Home May 2024 The Jewish Heritage Museum of Monmouth County

The Jewish Heritage Museum of Monmouth County

A poster in the exhibit showing Albert Einstein’s commitment to racial justice.
Photo by Debra Rubin

Exhibit Tells the Little-Known Story of Albert Einstein’s

Albert Einstein and some of the great Black innovators and inventors shared many things in common, including having to overcome discrimination.
    Einstein narrowly escaped capture by the Nazis in his native Germany and found refuge and employment at the Institute for Advanced Study in Princeton. Because of his own history of being the target of antisemitism he became outraged at the racism directed toward Blacks in this country and became active in the fight for their civil rights.
    “He wanted to help no matter what race, religion, ethnicity or economic class,” said Jessica Solomon, executive director of the Jewish Heritage Museum of Monmouth County in Freehold, which is currently displaying an exhibit, “Albert Einstein: Champion of Racial Justice and Equality,” through June 30.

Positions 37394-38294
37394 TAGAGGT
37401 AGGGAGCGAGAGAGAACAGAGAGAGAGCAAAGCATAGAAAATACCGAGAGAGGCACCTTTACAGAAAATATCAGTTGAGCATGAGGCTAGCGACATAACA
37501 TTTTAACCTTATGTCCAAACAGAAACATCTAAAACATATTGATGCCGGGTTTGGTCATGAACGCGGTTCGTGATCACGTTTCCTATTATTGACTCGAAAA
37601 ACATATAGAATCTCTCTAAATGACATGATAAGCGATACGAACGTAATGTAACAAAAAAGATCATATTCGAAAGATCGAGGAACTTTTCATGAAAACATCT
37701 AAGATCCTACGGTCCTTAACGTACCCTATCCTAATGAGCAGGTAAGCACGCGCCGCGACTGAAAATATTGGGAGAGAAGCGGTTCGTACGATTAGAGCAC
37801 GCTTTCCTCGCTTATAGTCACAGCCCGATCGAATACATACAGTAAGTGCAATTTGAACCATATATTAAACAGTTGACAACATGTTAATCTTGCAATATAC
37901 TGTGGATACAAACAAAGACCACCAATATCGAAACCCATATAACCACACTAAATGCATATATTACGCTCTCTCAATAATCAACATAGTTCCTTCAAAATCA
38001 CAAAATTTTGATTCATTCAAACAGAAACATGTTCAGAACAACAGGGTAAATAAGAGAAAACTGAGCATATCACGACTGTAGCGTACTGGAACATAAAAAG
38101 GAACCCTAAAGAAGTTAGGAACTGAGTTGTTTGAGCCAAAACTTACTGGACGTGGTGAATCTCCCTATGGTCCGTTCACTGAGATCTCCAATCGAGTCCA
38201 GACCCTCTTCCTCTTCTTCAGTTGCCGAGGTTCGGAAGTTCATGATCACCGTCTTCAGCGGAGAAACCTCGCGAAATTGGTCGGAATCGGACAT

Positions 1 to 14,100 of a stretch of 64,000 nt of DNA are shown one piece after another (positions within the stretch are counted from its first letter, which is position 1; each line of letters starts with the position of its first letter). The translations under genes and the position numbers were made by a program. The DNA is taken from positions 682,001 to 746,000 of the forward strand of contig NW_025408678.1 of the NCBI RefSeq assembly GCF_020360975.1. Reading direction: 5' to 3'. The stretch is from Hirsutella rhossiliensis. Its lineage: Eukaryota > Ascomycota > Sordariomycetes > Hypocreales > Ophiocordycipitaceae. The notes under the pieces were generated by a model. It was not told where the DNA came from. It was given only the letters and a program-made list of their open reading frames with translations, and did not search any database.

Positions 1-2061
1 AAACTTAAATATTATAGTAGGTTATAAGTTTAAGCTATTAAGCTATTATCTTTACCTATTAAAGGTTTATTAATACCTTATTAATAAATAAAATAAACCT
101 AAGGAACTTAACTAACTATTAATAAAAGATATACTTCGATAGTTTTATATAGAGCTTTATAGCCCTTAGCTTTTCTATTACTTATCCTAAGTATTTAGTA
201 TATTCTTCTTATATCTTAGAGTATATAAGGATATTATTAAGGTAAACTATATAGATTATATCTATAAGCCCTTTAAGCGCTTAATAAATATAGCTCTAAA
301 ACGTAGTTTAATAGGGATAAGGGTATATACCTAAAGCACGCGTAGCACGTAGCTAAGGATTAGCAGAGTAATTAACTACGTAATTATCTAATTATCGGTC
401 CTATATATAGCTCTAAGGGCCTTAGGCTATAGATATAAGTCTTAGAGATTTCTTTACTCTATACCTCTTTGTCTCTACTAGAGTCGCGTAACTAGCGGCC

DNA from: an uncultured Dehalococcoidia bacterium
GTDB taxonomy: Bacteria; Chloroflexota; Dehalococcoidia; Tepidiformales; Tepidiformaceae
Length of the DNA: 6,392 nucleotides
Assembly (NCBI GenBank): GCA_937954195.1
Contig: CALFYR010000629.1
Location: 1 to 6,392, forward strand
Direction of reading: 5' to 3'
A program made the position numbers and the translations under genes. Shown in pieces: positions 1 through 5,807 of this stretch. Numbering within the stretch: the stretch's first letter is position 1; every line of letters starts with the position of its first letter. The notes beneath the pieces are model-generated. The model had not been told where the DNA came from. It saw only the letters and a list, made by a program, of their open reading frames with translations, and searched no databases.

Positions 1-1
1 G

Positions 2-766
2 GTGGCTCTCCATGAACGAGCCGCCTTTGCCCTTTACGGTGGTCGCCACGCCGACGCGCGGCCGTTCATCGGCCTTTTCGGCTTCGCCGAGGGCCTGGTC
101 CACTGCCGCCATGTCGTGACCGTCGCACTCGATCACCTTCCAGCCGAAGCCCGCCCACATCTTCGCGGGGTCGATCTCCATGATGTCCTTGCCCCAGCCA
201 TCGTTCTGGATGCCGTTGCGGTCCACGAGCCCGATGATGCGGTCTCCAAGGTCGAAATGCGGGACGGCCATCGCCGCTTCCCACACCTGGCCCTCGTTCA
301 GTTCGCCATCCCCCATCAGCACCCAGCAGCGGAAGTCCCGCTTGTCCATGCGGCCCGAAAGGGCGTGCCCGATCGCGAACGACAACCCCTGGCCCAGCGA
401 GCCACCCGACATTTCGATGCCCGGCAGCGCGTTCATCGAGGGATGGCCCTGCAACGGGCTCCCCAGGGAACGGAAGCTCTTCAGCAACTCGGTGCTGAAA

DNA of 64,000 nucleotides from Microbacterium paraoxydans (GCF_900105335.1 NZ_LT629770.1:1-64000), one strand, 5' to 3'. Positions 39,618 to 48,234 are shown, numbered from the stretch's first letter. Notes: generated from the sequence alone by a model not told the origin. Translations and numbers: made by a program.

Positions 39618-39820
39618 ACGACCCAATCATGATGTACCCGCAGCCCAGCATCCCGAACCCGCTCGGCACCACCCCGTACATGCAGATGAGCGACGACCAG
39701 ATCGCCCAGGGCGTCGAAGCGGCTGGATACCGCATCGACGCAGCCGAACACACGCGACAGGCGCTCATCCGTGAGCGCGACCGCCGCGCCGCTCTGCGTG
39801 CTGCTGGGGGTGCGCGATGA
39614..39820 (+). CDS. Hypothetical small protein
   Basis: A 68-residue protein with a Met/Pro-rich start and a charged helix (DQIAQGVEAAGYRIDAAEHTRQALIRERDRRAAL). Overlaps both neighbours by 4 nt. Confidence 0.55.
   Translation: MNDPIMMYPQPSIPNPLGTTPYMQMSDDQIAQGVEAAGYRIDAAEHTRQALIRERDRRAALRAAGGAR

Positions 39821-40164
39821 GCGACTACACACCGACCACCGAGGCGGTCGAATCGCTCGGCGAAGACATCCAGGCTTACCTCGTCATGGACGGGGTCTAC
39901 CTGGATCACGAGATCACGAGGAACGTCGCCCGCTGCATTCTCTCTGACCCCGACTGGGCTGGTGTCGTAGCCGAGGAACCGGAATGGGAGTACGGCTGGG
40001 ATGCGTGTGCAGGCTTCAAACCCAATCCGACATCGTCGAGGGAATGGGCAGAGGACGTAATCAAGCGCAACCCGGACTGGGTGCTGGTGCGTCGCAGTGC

She made her remarks during the April 14 grand opening of the exhibit, which is on loan from the Princeton Einstein Museum of Science. It showcases Einstein’s advocacy for Black Americans, including pushing an anti-lynching initiative, instructing Black students denied equal educational opportunities  and befriending many Black celebrities and civil rights leaders of the last century.  Solomon said the Einstein museum is touring the exhibit around the state and had offered it to the Monmouth museum.